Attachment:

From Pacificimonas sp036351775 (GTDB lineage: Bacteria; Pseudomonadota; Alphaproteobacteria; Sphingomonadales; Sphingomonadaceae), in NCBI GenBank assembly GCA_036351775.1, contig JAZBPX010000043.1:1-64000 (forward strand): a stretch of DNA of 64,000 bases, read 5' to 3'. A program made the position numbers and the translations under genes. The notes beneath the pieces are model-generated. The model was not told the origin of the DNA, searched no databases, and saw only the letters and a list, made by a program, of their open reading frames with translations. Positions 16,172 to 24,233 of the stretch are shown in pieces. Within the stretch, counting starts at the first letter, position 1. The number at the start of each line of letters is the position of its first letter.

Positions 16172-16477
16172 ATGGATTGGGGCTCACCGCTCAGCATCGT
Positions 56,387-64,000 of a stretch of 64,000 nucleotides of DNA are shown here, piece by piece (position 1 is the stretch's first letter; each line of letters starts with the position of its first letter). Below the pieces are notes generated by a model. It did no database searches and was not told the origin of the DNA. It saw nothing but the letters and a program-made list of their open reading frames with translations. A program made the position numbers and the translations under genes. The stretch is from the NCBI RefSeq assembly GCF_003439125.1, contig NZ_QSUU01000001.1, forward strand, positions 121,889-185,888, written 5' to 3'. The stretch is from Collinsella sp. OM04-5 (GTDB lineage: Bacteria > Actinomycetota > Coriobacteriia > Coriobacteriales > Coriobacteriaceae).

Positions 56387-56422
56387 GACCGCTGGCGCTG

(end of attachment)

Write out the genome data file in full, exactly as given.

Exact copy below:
From Pacificimonas sp036351775 (GTDB lineage: Bacteria; Pseudomonadota; Alphaproteobacteria; Sphingomonadales; Sphingomonadaceae), in NCBI GenBank assembly GCA_036351775.1, contig JAZBPX010000043.1:1-64000 (forward strand): a stretch of DNA of 64,000 bases, read 5' to 3'. A program made the position numbers and the translations under genes. The notes beneath the pieces are model-generated. The model was not told the origin of the DNA, searched no databases, and saw only the letters and a list, made by a program, of their open reading frames with translations. Positions 16,172 to 24,233 of the stretch are shown in pieces. Within the stretch, counting starts at the first letter, position 1. The number at the start of each line of letters is the position of its first letter.

Positions 16172-16477
16172 ATGGATTGGGGCTCACCGCTCAGCATCGT
Positions 56,387-64,000 of a stretch of 64,000 nucleotides of DNA are shown here, piece by piece (position 1 is the stretch's first letter; each line of letters starts with the position of its first letter). Below the pieces are notes generated by a model. It did no database searches and was not told the origin of the DNA. It saw nothing but the letters and a program-made list of their open reading frames with translations. A program made the position numbers and the translations under genes. The stretch is from the NCBI RefSeq assembly GCF_003439125.1, contig NZ_QSUU01000001.1, forward strand, positions 121,889-185,888, written 5' to 3'. The stretch is from Collinsella sp. OM04-5 (GTDB lineage: Bacteria > Actinomycetota > Coriobacteriia > Coriobacteriales > Coriobacteriaceae).

Positions 56387-56422
56387 GACCGCTGGCGCTG